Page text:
The Negroamaro grapes typical of Puglia in southern Italy have been an important feature of this region's wines for almost a millennium. Big, bold, deep and dark, the Negroamaro grape is widely enjoyed for its rustic character and the fact that it produces beautifully dark and bloody wines, packed full of intense flavors and a delightfully earthy bitterness. The name 'Negroamaro' means 'black-bitter' in Italian, but there is some dispute over the actual etymology of the name of this varietal, with many people claiming it actually comes from both the Greek and Latin words for 'black' as a result of the color of its dark, thick skins. Often used for single varietal wines in its home region, the Negroamaro grape is surprisingly versatile, and is commonly used for sparkling wines and as a blending grape to add body to weaker wines.
The southern Italian region of Puglia, known as the 'heel' of the country, is home to Italy's most up and coming wineries, keen to demonstrate to the world that the poor reputation they had in the seventies and eighties no longer applies. The wines of Puglia are certainly full of character, often big, bright and juicy, and full of strong dark fruit flavours. The Puglian wines are also renowned for being slightly more alcoholic and structured than those found further north, giving wine drinkers plenty to experience and discuss when sampling the region's complex and fascinating wares. Puglia is, in essence, a region of deep traditions, and the wine makers there are determined to stick to their traditional techniques and methods, and keep the unique identity of Puglian wine alive in the twenty first century.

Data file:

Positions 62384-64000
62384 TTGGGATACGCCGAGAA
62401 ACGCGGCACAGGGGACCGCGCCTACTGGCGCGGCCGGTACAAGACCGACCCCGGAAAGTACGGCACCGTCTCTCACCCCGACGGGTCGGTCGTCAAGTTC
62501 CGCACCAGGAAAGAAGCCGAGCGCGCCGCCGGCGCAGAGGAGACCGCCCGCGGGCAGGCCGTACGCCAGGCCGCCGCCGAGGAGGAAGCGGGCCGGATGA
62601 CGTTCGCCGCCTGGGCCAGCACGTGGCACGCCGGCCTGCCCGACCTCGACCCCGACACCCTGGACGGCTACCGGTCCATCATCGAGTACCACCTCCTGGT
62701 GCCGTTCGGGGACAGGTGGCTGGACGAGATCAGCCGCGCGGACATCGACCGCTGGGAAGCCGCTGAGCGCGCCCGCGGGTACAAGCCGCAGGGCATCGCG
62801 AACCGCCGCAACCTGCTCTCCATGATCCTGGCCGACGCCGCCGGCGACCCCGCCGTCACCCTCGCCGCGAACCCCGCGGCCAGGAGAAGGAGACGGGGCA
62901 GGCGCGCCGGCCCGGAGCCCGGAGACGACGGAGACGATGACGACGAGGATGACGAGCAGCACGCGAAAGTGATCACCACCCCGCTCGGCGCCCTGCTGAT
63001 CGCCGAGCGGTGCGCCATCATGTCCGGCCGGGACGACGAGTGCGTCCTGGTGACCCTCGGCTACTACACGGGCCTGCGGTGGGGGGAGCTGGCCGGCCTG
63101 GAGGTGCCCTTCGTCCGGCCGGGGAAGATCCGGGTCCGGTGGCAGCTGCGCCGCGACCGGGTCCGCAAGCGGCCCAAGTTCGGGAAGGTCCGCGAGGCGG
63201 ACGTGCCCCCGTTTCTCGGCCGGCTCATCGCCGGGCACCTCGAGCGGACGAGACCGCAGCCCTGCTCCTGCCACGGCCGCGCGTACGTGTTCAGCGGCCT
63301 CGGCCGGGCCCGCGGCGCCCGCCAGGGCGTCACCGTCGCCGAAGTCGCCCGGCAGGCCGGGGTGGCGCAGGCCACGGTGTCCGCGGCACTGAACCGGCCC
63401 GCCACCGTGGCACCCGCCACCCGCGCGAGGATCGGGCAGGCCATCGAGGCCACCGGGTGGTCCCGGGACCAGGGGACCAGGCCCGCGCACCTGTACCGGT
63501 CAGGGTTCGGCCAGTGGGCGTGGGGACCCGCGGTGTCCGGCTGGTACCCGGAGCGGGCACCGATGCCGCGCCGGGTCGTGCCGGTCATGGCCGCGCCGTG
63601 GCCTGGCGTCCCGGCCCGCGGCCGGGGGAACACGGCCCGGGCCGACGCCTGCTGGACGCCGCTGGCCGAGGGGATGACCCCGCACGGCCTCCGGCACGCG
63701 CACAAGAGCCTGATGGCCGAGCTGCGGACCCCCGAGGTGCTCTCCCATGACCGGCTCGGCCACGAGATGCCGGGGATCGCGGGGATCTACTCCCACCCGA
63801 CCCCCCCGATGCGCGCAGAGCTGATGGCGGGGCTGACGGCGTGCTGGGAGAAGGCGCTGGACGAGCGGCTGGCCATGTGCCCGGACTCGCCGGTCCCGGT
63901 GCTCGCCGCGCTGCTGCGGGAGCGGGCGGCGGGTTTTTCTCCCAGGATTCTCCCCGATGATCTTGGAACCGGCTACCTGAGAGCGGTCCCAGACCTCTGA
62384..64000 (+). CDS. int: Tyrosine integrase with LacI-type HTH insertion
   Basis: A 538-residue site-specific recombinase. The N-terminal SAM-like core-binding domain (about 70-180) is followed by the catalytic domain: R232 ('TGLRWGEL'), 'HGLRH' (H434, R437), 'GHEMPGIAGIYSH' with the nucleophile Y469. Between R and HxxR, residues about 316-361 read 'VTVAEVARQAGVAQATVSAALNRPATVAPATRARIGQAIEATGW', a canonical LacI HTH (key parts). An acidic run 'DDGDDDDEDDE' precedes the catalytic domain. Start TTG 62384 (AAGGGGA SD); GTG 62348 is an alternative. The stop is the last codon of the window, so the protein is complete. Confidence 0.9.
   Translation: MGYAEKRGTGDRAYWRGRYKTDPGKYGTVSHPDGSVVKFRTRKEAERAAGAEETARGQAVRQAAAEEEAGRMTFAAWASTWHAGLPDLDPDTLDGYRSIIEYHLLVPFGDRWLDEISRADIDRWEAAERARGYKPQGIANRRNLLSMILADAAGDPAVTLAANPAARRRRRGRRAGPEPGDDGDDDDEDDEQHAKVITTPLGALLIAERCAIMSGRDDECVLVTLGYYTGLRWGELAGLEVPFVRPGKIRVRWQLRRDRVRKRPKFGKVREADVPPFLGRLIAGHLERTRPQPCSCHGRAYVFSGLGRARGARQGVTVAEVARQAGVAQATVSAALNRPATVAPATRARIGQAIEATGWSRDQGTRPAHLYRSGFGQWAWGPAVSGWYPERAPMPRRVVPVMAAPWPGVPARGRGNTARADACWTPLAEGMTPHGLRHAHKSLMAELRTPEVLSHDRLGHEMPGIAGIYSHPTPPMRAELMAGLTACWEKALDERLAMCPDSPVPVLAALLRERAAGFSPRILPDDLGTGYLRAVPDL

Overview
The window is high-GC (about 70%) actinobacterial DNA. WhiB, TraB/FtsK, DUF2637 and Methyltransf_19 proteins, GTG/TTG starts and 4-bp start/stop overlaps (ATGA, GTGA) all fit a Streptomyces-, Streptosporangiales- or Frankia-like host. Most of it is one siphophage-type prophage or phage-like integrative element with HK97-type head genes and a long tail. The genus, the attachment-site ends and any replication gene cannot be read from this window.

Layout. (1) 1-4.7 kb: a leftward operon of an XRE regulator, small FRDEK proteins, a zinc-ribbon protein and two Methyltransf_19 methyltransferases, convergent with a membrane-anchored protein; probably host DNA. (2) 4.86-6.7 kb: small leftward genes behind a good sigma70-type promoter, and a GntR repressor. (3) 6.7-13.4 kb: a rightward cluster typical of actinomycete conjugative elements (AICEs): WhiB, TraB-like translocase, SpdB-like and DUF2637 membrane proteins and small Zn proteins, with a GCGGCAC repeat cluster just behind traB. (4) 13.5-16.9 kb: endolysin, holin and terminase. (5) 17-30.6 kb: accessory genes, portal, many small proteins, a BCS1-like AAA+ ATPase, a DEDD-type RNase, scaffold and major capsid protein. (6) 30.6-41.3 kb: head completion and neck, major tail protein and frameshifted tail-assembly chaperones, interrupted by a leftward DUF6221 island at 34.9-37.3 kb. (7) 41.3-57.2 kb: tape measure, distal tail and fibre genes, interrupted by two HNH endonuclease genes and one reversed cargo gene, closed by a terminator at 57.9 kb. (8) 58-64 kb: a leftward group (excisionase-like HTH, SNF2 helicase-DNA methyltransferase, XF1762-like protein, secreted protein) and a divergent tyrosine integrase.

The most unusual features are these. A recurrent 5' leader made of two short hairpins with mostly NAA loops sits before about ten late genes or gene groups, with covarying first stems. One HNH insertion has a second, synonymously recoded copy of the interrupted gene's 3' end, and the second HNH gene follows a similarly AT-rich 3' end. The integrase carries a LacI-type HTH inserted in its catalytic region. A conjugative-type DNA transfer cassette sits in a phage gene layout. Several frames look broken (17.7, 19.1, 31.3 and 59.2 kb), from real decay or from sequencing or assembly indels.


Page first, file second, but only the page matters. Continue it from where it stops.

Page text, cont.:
For several decades in the mid to late twentieth century, Italy's reputation for quality wines took a fairly serious blow. This was brought about partly due to lack of regulation in certain regions, and too much regulation in others. This led to several wineries in the beautiful and highly fertile region of Tuscany making the bold move to work outside of the law, which they saw as responsible for the drop in quality in Tuscan wines. They believed that they had the expertise and the generations of experience necessary with which to make truly excellent, world class wines, and set about doing just that. These 'Super Tuscans', as they came to be known, quickly inspired the rest of Italy to improve their produce, and now, Italian wine producers in the twenty-first century are widely recognised to be amongst the best in the world. Regulation and law began to change, and wine drinkers across the globe woke up to the outstanding wines coming out of Italy, which are continuing to improve and impress to this day.